In this post I’m going to show you a work in progress I started recently using my traveler’s notebook with the amazing products we have here at The Digital Press. It’s my Bucket List Traveler’s Notebook. It’s super simple to do and so much fun.

Let me start by reiterating, I know this is not a finished project like you usually see on the blog from our amazing hybrid team. That’s one of my favorite aspects of this amazing hobby we share, it can be as “done” or “not done” as you want it to be. It’s all up to you.

One of the biggest reason I turned to traveler’s notebooks is because life has been super unpredictable and stressful lately for me and I need a little more distraction than a 12×12″ page can do for me. And I’ve found an easy pick me up in those moments when I need a break from overthinking everything is to look at places I’d like to be instead of the stress filled place I’m in at that moment. Rather than getting stuck in a parade of pictures (and ads) online that don’t relax me, I’ve made my own happy place to peruse till I feel ready to tackle the world.  And best part I gave myself license to get creative in my notebook. Whether it be hand drawn doodles or notes on a journaling card or whatever bits and bobs hit the spot.

For this Bucket List Traveler’s Notebook I started by collecting screenshots from Google Maps of the my most recent place of interest, the island of Mauritius. (I know the likelihood of ever getting there is 1 in 5 million-billion, but that means there’s still a chance, right?!?) It’s fun to dream and that’s what this notebook is all about.

I have templates for my traveler’s notebook set up in a layered photoshop file so that I can start clipping and printing as quickly as possible… and I waste less ink because I’m not throwing away lots of page that got printed on but didn’t get used once I cut things down to size.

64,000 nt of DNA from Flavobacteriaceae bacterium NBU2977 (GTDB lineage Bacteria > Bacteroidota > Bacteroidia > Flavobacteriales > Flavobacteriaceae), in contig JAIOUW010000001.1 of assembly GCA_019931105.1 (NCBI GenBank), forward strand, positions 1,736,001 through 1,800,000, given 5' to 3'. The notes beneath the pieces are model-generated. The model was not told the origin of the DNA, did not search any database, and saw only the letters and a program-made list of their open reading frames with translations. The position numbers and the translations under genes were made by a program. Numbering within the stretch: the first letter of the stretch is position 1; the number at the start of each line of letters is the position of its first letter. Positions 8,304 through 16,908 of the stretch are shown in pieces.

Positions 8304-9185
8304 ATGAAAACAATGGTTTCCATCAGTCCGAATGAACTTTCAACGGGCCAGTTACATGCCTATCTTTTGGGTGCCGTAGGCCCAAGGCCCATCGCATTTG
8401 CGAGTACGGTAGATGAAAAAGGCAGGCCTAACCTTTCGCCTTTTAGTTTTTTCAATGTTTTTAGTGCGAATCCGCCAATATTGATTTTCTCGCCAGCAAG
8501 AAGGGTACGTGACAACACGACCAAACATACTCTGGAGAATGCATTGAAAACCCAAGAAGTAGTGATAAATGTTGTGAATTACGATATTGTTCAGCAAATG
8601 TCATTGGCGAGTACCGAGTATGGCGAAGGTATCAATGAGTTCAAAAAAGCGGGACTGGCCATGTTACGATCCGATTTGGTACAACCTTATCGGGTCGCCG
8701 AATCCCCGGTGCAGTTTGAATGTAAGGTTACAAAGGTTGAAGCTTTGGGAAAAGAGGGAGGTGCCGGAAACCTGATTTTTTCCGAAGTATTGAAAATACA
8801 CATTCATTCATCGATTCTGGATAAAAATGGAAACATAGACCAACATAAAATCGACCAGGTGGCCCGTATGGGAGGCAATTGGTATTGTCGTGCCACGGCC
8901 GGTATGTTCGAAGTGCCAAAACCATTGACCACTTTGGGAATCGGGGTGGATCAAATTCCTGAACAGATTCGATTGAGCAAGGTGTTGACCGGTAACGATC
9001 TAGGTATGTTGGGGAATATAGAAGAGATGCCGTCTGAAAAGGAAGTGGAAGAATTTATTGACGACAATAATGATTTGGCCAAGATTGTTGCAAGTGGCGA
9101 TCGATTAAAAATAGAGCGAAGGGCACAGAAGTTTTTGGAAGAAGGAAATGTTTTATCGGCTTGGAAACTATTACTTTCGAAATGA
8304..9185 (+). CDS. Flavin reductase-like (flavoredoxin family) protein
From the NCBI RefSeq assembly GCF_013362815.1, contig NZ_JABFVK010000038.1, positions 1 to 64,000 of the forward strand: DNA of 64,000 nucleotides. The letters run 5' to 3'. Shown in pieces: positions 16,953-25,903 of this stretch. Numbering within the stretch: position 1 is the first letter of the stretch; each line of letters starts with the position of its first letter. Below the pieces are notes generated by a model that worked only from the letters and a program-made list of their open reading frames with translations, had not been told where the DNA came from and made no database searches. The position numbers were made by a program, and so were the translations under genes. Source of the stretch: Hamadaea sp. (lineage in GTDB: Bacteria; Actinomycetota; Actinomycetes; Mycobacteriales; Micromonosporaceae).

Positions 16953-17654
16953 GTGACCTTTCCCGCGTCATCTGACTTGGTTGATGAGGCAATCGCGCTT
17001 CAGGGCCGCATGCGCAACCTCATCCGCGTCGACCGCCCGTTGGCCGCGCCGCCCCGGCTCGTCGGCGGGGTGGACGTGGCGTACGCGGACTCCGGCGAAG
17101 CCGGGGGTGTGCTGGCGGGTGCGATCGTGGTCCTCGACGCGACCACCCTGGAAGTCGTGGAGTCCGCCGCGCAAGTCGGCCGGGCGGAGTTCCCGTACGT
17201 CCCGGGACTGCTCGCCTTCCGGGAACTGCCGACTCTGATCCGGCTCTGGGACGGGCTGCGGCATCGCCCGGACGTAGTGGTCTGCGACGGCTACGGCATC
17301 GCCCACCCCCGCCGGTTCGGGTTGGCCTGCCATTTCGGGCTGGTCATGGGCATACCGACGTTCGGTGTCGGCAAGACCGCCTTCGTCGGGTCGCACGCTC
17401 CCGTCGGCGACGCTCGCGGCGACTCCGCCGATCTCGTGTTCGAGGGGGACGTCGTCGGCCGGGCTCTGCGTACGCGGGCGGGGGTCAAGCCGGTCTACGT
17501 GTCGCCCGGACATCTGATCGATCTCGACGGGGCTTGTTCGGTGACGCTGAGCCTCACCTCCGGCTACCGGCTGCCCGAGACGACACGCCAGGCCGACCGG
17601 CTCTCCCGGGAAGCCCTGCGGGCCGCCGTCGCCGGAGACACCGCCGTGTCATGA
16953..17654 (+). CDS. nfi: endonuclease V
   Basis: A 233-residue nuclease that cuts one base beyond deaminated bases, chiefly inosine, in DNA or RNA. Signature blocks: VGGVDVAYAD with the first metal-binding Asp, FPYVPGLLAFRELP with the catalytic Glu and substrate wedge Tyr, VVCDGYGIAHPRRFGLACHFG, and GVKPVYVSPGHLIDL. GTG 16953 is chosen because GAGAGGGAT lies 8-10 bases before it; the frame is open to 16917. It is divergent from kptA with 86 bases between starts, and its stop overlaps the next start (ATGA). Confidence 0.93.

To get started, I printed a couple pages on one side with light bright fun papers that I could write on as I made my plans. Then I found maps on Google first of the island itself and a second zoomed out. Then printed them on to the front of the pages I printed earlier. Here’s what I started the project with, my double sided Google map prints, photos from travel websites and few pages with papers clipped to them.

Now the fun begins. I quickly realized in my rush to get started that a couple of my picture were too large for the pages I’d printed. But that’s ok (remember, it’s a work in progress) to remedy this I creased one side and made a flap to hide notes or journaling under.

Now it’s just layering in embellishments, photos and etc till I get it where I want.

And here’s a second view.

I’m pretty happy with the start I’ve made on my notebook. My next step is to learn a little more about the island and print some journaling cards to fill in the empty spots with destinations and other ideas to fill my time while I’m “on the island”. 😉